Pro Bike Profile: Katie Compton’s Trek Crockett Aluminum Cyclocross Bike
When Trek introduced the Crockett as the latest in their cyclocross lineup, the question was: Is this the bike that Katie F-ing Compton will be riding? The answer was a resounding yes, as Mark Legg-Compton walked us through a “tour” of her bike this weekend at Providence and answered, “It’s the Crockett, the straight up Crockett!”
Similar to the aluminum prototype Trek cyclocross bike Compton rode to another National title last year in Madison, though with her own custom National Champ paint scheme, the frame is now available to the masses as The Crockett.
One of the noticeable features on the bike, and one that we spotted back in Madison as Compton debated her tire choices, is the hot pink tire sidewalls that stand out on and off the course. Legg-Compton explained that these aren’t just for show. The FMB PRO casing has a purpose. “They protect the tire from tire rot and things like that. They’re way more durable,” he explains.
He continued, “When you run low tire pressure, that’s when you get those folds but these don’t do it as bad. When you ride these, [you can run] like a two or three PSI difference lower compared to a common tire. It works great and they stand out, and that’s the name of the game.”
It goes without saying that any time you add another layer to a tire, whether it is for flat protection or rot protection, there is typically an increase in stiffness and a decrease in suppleness, so reducing the pressure a few PSI to get the same ride makes sense (this is one reason we’re able to ride cyclocross tubeless tires as low as 20 PSI, because they typically are a lot stiffer).
According to Legg-Compton, the white FMB Gripo XL tubular tire is one of Compton’s favorites, though it probably won’t see much use until it gets colder, as the rubber compound is carefully selected for ice and snow.
Another noteworthy feature on the bike is the not-yet-publicly-available chainring that Compton is running in the front. Legg-Compton explains, “What we’re doing for this race is a 42 chainring from WickWerks.”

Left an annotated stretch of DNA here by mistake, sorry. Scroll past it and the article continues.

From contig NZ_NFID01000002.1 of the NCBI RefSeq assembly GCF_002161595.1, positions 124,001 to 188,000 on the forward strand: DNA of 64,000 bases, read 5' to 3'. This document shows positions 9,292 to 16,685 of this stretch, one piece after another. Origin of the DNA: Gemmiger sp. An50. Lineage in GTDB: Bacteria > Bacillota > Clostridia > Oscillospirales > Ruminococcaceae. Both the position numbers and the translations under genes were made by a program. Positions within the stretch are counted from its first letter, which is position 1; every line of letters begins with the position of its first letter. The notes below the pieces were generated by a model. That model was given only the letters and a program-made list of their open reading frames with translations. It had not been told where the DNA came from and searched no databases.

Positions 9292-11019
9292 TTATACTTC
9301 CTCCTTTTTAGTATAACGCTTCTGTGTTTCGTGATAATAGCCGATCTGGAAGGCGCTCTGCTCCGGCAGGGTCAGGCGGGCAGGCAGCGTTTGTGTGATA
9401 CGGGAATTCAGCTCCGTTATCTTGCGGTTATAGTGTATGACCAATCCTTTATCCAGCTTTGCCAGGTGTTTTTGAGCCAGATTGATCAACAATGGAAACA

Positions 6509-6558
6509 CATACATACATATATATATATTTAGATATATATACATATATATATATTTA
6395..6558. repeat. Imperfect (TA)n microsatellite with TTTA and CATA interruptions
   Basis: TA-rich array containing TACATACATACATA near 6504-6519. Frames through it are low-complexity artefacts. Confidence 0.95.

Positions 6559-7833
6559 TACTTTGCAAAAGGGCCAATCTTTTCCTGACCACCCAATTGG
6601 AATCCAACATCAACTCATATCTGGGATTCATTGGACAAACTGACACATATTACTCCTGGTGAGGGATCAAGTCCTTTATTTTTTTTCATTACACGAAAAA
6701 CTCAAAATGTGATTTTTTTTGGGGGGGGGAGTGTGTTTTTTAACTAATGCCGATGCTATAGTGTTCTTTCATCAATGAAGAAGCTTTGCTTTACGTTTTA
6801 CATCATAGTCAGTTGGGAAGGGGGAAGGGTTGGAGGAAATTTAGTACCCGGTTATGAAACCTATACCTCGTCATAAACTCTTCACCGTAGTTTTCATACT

Compton has typically raced with a 44 big chainring. Legg-Compton explains further, “The reason being, last year we ran a 34/44 and 12-27, now we have a 34/42 and an 11-26, so you end up with a little higher gear with the 42 and a little lower gear with the crossover gear. If you ran a 44 with the 11-26, your high end is huge, which is almost an unusable gear. The 42 is perfect. I did the gear calculations and it came out this was much better and WickWerks is now going to do a production run. I was really, really happy. Also, it shifts even quicker!”
This is a different choice than her gear selection at Nationals, where WickWerks provided her then-favorite chainring, a 44-tooth big ring. Compton’s rings are WickWerks models made especially for the SRAM Red (and now Force) Exogram carbon cranksets with a hidden bolt (non-standard BCD).
And as for her new disc brakes? “I have a love/hate relationship,” Compton told Cyclocross Magazine at Providence. “Sometimes I love them, sometimes I hate them. Today they were pretty good. They ran great.”
Check out the gallery below for more shots of Compton’s racing machine, and check out our post-race catch up with Compton as well.
Katie Compton’s Trek Crockett Cyclocross Bike Spec Highlights:
- Frame: Trek Crockett (aluminum)
- Components: SRAM Red 22
- Tires: FMB Gripo XL (cotton with FMB PRO casing)
- Wheels: Bontrager Aeolus D3 tubular wheel set
- Chainrings: WickWerks 42/34
- Cassette: SRAM Red 11-speed (11-26)
- Brakes: SRAM Red Hydraulic Disc
- Bars: Bontrager RXL
- Stem: Bontrager XXX
- Pedals: CrankBrothers Eggbeater 11
- Saddle: Bontrager Affinity R
- Seatpost: Bontrager XXX-Lite carbon seatpost
Katie Compton’s Trek Crockett Cyclocross Bike Photo Gallery:
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@jverheul We like aluminum, but watch, metal matrix will come soon back too.
@jverheul I knew if I held onto my Kona Major One for long enough, I'd be hip again. Didn't expect it to be just 3 years later though...
@jverheul you’re the in crowd again. Congrats.
Man, I could go for a 110BCD 42T chainring. There aren't a whole lot on the market that I've been able to find. I'm running a 34/46 as the small one, and the difference between the two is too much.
Also, the blue Crocketts are sweet as hell.
@jverheul Maybe testing geometry on aluminum frames before committing it to carbon?
@CXHairs I have both. "Matching" 2009 alu Crosswind and carbon X-Fire, identical parts. Can't tell them apart when riding.
@pgball I predict not. I think she stays on them this season.
@jverheul That does seem to be the Trek thing- top athletes on as stock as possible bikes.
@jverheul 52-36 made compacts cool because they are PRO (in the Giro, anyway)
@jverheul That said, I also don't mind riding with a 46t on the road, for the same reasons a 42 or 44 is nice for CX.
@jverheul I actually do sometimes wish for a 39t just for riding around, but man, I also like climbing things and keeping my knees alive.
@supcat Well, I've been riding compacts since '05, and won a bunch of 1-2 races on them. What more can I do?
@jverheul Okay, so you're fixing 'cross. Now can you fix the stigma that compact cranks still have among recreational roadies? :p